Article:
Kath is my children’s great great grandmother.

from the Border Watch (Mount Gambier, SA),   Thursday 20 October 1932,    Page 5

A Colonist of 89 Years

   One of the oldest living colonists of Australia is Mrs. Katherine Millard, of “Berrie Dell” Casterton, Victoria. In conversation with Mrs. Millard she said:- “I am 96 years of age, and came to Australia 89 years ago in the ship “Clara.” I am a daughter of Mr. and Mrs. Jorn Fox, who kept an hotel at Port Fairy, Ararat, Ballarat, and lastly at Hamilton. I am a grand-daughter of Charles James Fox, Westminster, England, statesman, who was M.P. in 1768, Lord of the Admiralty in 1770-72, Junior Lord of the Treasury, 1773 and Secretary of State, 1782, and Foreign Secretary in 1806. The first few years of my childhood were spent in Ireland, where my father kept an hotel at Cloncurry, Ichnar, and lastly at Locknay, County of Armar.[sic] My happiest recollections of the old land are of the large weaving mills owned by my grand-parents on my mother’s side (Adde’s.) Here bonnie girls sat in rows of twenty and thirty in a row, spinning and weaving, and singing as they wove. I remember quite well witnessing the battle between Locknay and Ichnar. It was not as serious as people had anticipated, but it was a battle all the same, and the women relatives of the combatants were clasping hands and embracing each other within a fortnight of the conflict.
The voyage out on the “Clara” was a very happy one, many were the concerts and dances held on board. The love story of the bo’s’n of the ship is one of tragic horror, which none of us could forget. The memory of it will always be with me. On board was a beautiful singer, who made the voyage happy with her lovely voice. Upon reaching Portland Bay the bos’n asked for the hand of the singer in marriage, and was bluntly refused by the girl’s parents. Unbeknown to anyone he bored a large hole in the bottom of the boat which was to convey her and her parents to shore, for there was no pier that the vessels could come up to in those days. He was to row this boat himself. The hole was securely filled with a large cork. When the boat was on its way to shore, and still in deep water, with the girl singer and her parents and several other passengers on board, the bos’n again asked for the hand of the singer. He was again refused. He then in his vvrath stepped forward and drew the bung from the bottom of the small boat, the water entered, and in sight of everyone all this small boat load of people, including the bos’n himself, were drowned. It was a terrible thing, but the parents should have said they would see later when they were settled, or when their girlie was older, and by that time this mad love would have cooled somewhat. I remember the feelings of dread my parents had upon anticipating the life ahead of us in Australia: but when they saw the beauties of Portland Bay, and later, of Port Fairy, all fears were dispersed.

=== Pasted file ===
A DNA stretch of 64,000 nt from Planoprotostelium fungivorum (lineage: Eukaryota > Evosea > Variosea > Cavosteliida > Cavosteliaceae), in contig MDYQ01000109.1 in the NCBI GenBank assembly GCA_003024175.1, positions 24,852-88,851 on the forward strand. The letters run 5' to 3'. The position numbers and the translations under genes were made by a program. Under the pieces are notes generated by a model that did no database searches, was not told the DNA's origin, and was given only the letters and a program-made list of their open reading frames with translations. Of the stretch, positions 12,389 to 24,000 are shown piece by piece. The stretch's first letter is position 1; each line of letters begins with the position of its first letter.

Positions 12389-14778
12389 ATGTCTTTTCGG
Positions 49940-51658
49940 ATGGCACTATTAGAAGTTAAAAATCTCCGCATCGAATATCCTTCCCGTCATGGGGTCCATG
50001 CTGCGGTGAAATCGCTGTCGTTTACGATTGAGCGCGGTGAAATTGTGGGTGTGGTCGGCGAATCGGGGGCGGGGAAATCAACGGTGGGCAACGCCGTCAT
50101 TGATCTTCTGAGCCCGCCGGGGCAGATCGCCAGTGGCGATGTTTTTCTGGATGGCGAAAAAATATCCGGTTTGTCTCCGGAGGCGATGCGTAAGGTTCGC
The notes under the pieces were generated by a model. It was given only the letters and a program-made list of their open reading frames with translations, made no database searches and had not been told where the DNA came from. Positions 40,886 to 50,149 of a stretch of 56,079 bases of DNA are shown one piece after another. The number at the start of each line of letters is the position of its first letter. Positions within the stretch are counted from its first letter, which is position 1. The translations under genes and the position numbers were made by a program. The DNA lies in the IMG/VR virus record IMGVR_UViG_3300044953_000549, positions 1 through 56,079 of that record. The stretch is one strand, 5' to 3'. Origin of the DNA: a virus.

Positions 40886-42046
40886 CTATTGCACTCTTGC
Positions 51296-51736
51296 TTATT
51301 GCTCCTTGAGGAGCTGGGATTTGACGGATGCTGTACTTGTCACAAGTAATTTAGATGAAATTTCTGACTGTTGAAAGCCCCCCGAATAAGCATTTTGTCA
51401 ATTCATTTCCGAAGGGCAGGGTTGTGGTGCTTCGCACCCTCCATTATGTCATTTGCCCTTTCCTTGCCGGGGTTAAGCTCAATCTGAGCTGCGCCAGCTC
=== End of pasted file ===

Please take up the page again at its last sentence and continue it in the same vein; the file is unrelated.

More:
We came by bullock waggon from Portland to Port Fairy. Port Fairy was being colonized, and potato growing was mainly carried on. Oh! the beautiful potatoes grown in that district, and at Tower Hill. My father used to grow potatoes and cart them by bullock waggon to Ballarat. He arrived in Ararat with a waggon load of potatoes on the day of the Stockade rising in 1852. He sold all the potatoes that same day in Ararat for £20 a ton. He was very successful in farming, and later kept an hotel at Port Fairy, then at Ballarat, Ararat, and lastly at Hamilton till the time of his death. I can tell many stories of the early days, one being of the discovery of a rich gold mine, in which I took a very small part. From the place where I was living I watched a solitary figure climb up a steep hill in the bush. He went alone, and used to return at night-fall. I watched this for two weeks. I then sent word into the nearest police station and asked for a convoy to be sent out, as I feared that no person would climb alone for so great a time for nothing. There were many entitled to gold if it were there, and the feeling was that the finding of gold should be publicly shared. The convoy came out and just below the surface of the ground where the solitary figure had been probing was found the lovely yellow gold, rich and plenty. I enjoy very good health, and walk a mile day. I could not do without this. It is wonderful to see the large towns now on country that I remember being all dense timber. My eyesight is still quite good, and I still enjoy life, and music especially. I was always a lover of music, and always joined in all dancing and singing whenever it was to be had.”
Mrs. Millard has many relatives in Australia. Mrs. A. Tuffnell, of “Luton.” Dunrobin, is a daughter, and Mrs. Clode, of “”Berrie Dal.” is also a daughter. James Fox, the ex-cross country rider, now of “Mon Sol,” Mount Schiank is a nephew; and Mrs. R. Mayne, of Mentone, near Melbourne, is a niece. Mr. R. Fox, of the Public Health Department of South Africa, is a nephew.

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